Earl Maudari, SIr Quinton woke up with a jolt. He rubbed the sleep from his eyes and tried to focus. Despite the pile of furs covering his body, he still shivered with the early cold of an early Jaira’s Moon.
Quinton lay back down, trying to relax. It was of no use. He was wide awake. Sighing, with a minimum of movement, he slipped out of bed. Quinton had two priorities, the chamber pot and getting the fire going again.
“Lazy servants, let the fire die down.” He mumbled as he threw some kindling and a couple of good sized logs on the smoldering remnants of last nights’ fire. Soon enough, the room started to warm up enough to melt the ice on the bowl sitting on top of the main table in the bed chamber.
A tiny squeak announced the door opening. A castle servant holding a tray of food with a pitcher of watered wine, tip-toed inside the chamber, trying her best to not disturb the occupants. She had a wool cap covering her hair and a long serviceable long-sleeved blue gown with a brown tunic, with a thick shawl wrapped around her shoulders. She nodded to the Duke, setting the tray on the table. She hesitated when the Duke spoke.
“Jenae, please ensure Prince Arken’s chamber is warm. I don’t want the lad to get ill.”
“Aye, milord, I shall see it your wish immediately.” She left the room, leaving Quinton to ponder his young squire. Arken, the oldest son of King Hadrell and Queen Sareane; married by proxy to Princess Reidun of Opugren, and heir to the throne of Greycliff. Arken was ready to receive his spurs of knighthood at 17, younger than most squires, but he was deserving of the honor. Arken had been blooded in battle at 15, taking over a squadron of knights when the man in charge was killed during an ambush in the hills surrounding Maudari’s land. The men respected his judgment.
Yes, Quinton thought Arken is older than his years. I can’t shake the feeling Arken’s easy life is about to change…soon.
Sir Gweirvon pushed the exhausted horse to run a little further. The poor gelding wheezed as he did his best to obey, white sweat covered his flanks and chest. The fortress of Maudari appeared as he turned the corner past a meadow outlined with Oak, Larch, and Greenwood trees.
“We’re almost there, boy, keep going and you can rest and have a decent meal.” Gweirvon urged the horse.
Approaching the gatehouse, he slowed his mount. “Sir Gweirvon of Foxwarre, with a message from King Hadrell.” A guard allowed him access. Entering the inner bailey, Sir Gweirvon patted his mount’s neck. He dismounted, handing the reins to a stable boy. “This guy deserves a warm mash. I thought I might ride him to death as I did two others in the urgency to deliver the message I carry for your Lord.”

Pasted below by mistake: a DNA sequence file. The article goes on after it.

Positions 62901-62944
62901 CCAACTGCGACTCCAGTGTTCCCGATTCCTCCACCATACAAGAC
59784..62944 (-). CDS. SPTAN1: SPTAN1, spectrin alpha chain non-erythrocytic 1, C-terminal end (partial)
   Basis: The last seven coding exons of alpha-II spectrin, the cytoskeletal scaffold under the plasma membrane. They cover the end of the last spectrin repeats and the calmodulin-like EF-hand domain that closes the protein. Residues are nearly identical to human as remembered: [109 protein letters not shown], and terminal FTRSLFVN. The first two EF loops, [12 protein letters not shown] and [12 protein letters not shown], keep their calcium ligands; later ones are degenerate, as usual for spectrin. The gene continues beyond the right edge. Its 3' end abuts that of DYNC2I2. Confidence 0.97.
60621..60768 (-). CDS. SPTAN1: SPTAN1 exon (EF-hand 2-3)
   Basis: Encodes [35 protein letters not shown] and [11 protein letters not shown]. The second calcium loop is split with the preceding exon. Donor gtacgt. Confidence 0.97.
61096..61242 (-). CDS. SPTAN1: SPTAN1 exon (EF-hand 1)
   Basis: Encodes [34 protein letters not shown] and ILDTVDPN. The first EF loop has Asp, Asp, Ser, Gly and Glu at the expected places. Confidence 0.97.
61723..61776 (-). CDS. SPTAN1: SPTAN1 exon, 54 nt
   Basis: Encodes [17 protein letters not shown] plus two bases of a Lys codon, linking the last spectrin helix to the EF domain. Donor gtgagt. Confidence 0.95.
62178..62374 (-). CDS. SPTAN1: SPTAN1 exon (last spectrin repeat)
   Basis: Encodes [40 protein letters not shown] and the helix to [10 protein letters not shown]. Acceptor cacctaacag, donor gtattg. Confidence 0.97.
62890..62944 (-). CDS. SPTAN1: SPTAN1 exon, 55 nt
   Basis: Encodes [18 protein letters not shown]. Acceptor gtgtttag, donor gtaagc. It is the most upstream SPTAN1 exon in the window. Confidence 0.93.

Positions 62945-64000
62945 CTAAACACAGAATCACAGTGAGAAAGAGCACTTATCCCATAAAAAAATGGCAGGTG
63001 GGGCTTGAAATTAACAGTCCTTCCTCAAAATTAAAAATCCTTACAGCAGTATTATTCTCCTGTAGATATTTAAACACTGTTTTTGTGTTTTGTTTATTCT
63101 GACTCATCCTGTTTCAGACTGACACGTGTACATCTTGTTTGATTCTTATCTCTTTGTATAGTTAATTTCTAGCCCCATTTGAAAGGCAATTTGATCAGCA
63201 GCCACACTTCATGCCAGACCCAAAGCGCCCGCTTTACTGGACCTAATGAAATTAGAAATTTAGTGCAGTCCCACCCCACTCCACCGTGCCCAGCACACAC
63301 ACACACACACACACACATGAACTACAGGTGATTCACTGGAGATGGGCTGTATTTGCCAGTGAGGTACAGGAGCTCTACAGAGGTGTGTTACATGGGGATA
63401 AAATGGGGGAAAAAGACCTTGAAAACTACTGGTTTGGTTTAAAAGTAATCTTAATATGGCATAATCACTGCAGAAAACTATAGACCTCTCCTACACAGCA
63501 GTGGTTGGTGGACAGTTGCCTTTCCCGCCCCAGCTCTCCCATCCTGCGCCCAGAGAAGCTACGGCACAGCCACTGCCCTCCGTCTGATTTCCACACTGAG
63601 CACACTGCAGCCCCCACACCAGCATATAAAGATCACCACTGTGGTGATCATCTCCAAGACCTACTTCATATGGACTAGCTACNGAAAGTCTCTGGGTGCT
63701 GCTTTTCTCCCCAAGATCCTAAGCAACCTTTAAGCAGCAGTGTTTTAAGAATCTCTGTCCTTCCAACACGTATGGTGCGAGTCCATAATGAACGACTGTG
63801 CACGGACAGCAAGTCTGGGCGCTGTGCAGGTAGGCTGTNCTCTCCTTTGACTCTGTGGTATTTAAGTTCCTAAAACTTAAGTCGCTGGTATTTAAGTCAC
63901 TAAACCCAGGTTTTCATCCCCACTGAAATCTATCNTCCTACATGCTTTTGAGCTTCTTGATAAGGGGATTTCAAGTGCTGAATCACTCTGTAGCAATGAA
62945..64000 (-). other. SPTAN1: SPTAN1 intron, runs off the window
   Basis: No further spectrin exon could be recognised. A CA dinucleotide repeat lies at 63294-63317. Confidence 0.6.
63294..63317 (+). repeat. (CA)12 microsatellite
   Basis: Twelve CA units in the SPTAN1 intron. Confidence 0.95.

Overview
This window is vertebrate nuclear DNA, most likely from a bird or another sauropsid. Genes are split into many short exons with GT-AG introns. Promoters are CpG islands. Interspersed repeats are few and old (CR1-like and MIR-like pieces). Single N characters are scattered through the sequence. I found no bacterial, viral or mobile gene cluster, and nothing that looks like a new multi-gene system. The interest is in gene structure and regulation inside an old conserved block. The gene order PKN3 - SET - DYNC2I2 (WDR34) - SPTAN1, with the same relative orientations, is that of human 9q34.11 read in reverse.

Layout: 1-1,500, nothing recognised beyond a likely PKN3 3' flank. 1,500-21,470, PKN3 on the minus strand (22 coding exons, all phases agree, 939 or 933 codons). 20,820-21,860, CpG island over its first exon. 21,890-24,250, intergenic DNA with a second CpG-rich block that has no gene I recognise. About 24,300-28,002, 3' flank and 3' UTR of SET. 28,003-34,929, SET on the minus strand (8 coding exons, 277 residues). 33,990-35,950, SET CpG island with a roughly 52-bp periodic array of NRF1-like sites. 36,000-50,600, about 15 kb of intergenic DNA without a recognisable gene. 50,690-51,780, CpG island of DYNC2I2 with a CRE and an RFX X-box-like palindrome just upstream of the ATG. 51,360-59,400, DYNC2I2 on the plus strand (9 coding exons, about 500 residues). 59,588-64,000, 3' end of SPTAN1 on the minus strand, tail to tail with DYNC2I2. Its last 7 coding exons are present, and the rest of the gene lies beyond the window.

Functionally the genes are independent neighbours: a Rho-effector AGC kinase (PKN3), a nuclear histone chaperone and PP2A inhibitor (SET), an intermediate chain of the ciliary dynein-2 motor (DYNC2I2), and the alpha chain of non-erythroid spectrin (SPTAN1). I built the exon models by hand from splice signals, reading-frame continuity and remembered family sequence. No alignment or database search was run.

The knight marched to the entrance of the castle, announcing his reason for his visit. A servant brought Gweirvon to the Earl’s private solar, bidding him partake of the available wine, bread, fruit, and cheese on the table.
Gweirvon took advantage of the wine, clearing his throat. It felt good to be on his feet after three straight days in the saddle at a full gallop. He walked over to wait by the fireplace, letting the heat from the burning logs infiltrate through his wet clothing to slowly warm his near frozen flesh.
The door opened to admit the Earl and one of his men. “Sir Gweirvon, my full apologies for keeping you waiting. What news brings you out in this horrible weather?” Quinton already guessed the knight’s urgent business, for only a serious illness of King Hadrell, or his death, would send a knight instead of a Royal messenger out in the middle of winter.
Sir Gweirvon handed the Earl a letter. “This will explain my lord.”
Earl Maudari, my husband, your King, is dead. High Priest Nairen and High Priestess Rizena will do our best to keep his death a secret until my son, King Arken can arrive at Foxwarre. I expect you to escort my son in a manner appropriate to his ranking. I have sent a letter for my son, along with the ring of Greycliff. Make haste to bring your new King safely to Foxwarre as weather allows. We can only hold off the vultures for so long.
The letter was signed ‘Sareane’
“Zabe’s blood, he couldn’t have kept healthy a few more months?” The Earl turned to his man. “Calburth, have someone fetch Arken.” The knight acknowledged the request with a slight nod leaving the room. “Gweirvon, I can offer you dry clothes, a hot meal, and a warm bed. The soonest we can leave is the morrow. I’ll give Prince, ah I mean King Arken, the letter and ring.”
Sir Gweirvon adjusted his stance slightly to allow the fire’s heat to warm his other side. “As much as I expected, my lord; I still need to hand over the package to the young King myself. Sorry, Queen Sareane orders were very specific. It is by no means any smear on your reputation, my lord. I’m sure you understand the importance of my duty.”
Quinton licked his lips, dry from the heat of the room. “Aye, I do, no offense taken.”
A slight knock followed the being door opened by Prince Arken. The young man was cautious as he stepped inside the private solar of the Earl, his emerald green eyes catching site of the strange man by the fireplace. The Prince was flanked by two knights, Sir Mark de Rhydon of the Silver Serpents and Sir Michael of the Sacred Swords. The two men gave Arken enough space to be discreet while being close enough to take action should the need arise. Both men had been with Arken since he turned ten. Sacred Swords were trained to guard their charges with their lives, and were warrior/priests endowed with special abilities by the God, Kyregat, to help perform the necessary duties. Silver Serpents were healer/priests championed by the Goddess Thaelia., also given magic to heal those under their care. Often a Sacred Sword and a Silver Serpent went out as a pair to guard a person, such as Arken, for life – or until one of them died.